ConfusionMatrix visualizer is a ScoreVisualizer that takes a
fitted scikit-learn classifier and a set of test X and y values and
returns a report showing how each of the test values predicted classes
compare to their actual classes. Data scientists use confusion matrices
to understand which classes are most easily confused. These provide
similar information as what is available in a ClassificationReport, but
rather than top-level scores, they provide deeper insight into the
classification of individual data points.
Below are a few examples of using the ConfusionMatrix visualizer; more information can be found by looking at the scikit-learn documentation on confusion matrices.
from sklearn.datasets import load_digits from sklearn.model_selection import train_test_split from sklearn.linear_model import LogisticRegression from yellowbrick.classifier import ConfusionMatrix
# We'll use the handwritten digits data set from scikit-learn. # Each feature of this dataset is an 8x8 pixel image of a handwritten number. # Digits.data converts these 64 pixels into a single array of features digits = load_digits() X = digits.data y = digits.target X_train, X_test, y_train, y_test = train_test_split(X, y, test_size =0.2, random_state=11) model = LogisticRegression() # The ConfusionMatrix visualizer taxes a model cm = ConfusionMatrix(model, classes=[0,1,2,3,4,5,6,7,8,9]) # Fit fits the passed model. This is unnecessary if you pass the visualizer a pre-fitted model cm.fit(X_train, y_train) # To create the ConfusionMatrix, we need some test data. Score runs predict() on the data # and then creates the confusion_matrix from scikit-learn. cm.score(X_test, y_test) # How did we do? cm.poof()
Visual confusion matrix for classifier scoring.
ConfusionMatrix(model, ax=None, classes=None, sample_weight=None, percent=False, label_encoder=None, cmap='YlOrRd', fontsize=None, **kwargs)¶
Creates a heatmap visualization of the sklearn.metrics.confusion_matrix(). A confusion matrix shows each combination of the true and predicted classes for a test data set.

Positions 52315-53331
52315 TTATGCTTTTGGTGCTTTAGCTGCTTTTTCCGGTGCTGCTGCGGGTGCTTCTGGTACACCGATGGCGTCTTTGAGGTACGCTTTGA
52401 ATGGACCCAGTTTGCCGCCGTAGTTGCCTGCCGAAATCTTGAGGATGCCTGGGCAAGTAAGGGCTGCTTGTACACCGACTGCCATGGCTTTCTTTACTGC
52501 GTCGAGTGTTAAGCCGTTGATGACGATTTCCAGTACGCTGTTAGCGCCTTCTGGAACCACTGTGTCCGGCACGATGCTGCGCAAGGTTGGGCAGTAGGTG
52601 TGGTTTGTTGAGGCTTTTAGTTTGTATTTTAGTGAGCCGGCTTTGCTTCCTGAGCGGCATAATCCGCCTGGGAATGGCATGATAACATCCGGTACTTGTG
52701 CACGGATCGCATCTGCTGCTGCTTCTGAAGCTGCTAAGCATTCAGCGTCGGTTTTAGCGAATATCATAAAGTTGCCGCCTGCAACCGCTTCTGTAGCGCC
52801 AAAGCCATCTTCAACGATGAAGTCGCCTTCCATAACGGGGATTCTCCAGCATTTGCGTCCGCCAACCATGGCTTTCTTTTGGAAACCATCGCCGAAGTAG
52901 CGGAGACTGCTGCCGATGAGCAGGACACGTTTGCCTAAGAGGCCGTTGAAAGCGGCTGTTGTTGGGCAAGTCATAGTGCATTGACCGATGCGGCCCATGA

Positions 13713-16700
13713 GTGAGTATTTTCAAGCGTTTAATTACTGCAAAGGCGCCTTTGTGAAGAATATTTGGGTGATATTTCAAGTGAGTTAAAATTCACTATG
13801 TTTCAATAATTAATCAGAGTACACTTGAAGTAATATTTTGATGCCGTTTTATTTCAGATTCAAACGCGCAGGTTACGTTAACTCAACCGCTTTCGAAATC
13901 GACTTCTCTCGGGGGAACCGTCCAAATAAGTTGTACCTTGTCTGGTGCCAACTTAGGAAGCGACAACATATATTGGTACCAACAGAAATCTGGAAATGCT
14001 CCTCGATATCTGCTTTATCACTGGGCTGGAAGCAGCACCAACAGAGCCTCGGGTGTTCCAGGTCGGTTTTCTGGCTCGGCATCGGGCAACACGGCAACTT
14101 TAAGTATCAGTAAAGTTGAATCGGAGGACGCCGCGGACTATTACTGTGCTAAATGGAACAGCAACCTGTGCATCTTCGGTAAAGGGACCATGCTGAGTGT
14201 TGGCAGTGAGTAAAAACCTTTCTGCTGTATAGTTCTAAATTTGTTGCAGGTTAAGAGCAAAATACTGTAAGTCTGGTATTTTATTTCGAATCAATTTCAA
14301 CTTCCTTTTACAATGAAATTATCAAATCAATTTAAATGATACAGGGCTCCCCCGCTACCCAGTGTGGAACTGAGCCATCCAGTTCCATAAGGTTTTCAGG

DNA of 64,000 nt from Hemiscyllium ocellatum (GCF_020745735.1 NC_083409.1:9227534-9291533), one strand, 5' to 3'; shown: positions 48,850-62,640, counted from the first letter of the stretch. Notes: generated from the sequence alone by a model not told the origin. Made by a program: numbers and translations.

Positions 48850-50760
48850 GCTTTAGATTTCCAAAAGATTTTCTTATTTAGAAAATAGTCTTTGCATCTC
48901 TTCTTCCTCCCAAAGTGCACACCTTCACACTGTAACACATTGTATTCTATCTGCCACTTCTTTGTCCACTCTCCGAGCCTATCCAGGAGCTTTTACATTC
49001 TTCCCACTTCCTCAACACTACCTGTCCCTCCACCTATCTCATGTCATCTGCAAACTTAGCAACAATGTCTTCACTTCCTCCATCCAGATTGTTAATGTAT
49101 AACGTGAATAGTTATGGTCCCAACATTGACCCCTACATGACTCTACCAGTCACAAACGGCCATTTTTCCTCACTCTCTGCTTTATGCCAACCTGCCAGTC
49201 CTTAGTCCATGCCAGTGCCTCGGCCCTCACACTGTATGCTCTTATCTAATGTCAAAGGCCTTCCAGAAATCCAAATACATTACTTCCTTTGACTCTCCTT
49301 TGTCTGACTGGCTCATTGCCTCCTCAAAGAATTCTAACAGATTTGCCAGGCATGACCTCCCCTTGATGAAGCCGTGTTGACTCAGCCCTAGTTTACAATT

The default color map uses a yellow/orange/red color scale. The user can choose between displaying values as the percent of true (cell value divided by sum of row) or as direct counts. If percent of true mode is selected, 100% accurate predictions are highlighted in green.
Requires a classification model.
- model : estimator
Must be a classifier, otherwise raises YellowbrickTypeError
- ax : matplotlib Axes, default: None
The axes to plot the figure on. If None is passed in the current axes will be used (or generated if required).
- sample_weight: array-like of shape = [n_samples], optional
confusion_matrixto weight the samples.
- percent: bool, default: False
Determines whether or not the confusion_matrix is displayed as counts or as a percent of true predictions. Note, if specifying a subset of classes, percent should be set to False or inaccurate figures will be displayed.
- classes : list, default: None
a list of class names to use in the confusion_matrix. This is passed to the
sklearn.metrics.confusion_matrix(), and follows the behaviour indicated by that function. It may be used to reorder or select a subset of labels. If None, classes that appear at least once in
y_predare used in sorted order.
- label_encoder : dict or LabelEncoder, default: None
When specifying the
classesargument, the input to
score()must match the expected labels. If the
ydatasets have been encoded prior to training and the labels must be preserved for the visualization, use this argument to provide a mapping from the encoded class to the correct label. Because typically a Scikit-Learn
LabelEncoderis used to perform this operation, you may provide it directly to the class to utilize its fitted encoding.
- cmap : string, default:
Specify a colormap to define the heatmap of the predicted class against the actual class in the confusion matrix.
- fontsize : int, default: None
Specify the fontsize of the text in the grid and labels to make the matrix a bit easier to read. Uses rcParams font size by default.
>>> from yellowbrick.classifier import ConfusionMatrix >>> from sklearn.linear_model import LogisticRegression >>> viz = ConfusionMatrix(LogisticRegression()) >>> viz.fit(X_train, y_train) >>> viz.score(X_test, y_test) >>> viz.poof()
- confusion_matrix_ : array, shape = [n_classes, n_classes]
The numeric scores of the confusion matrix
- class_counts_ : array, shape = [n_classes,]
The total number of each class supporting the confusion matrix
Renders the classification report; must be called after score.
Finalize executes any subclass-specific axes finalization steps.
- kwargs: dict
generic keyword arguments.
The user calls poof and poof calls finalize. Developers should implement visualizer-specific finalization methods like setting titles or axes labels, etc.
score(X, y, **kwargs)¶
Draws a confusion matrix based on the test data supplied by comparing predictions on instances X with the true values specified by the target vector y.
- X : ndarray or DataFrame of shape n x m
A matrix of n instances with m features
- y : ndarray or Series of length n
An array or series of target or class values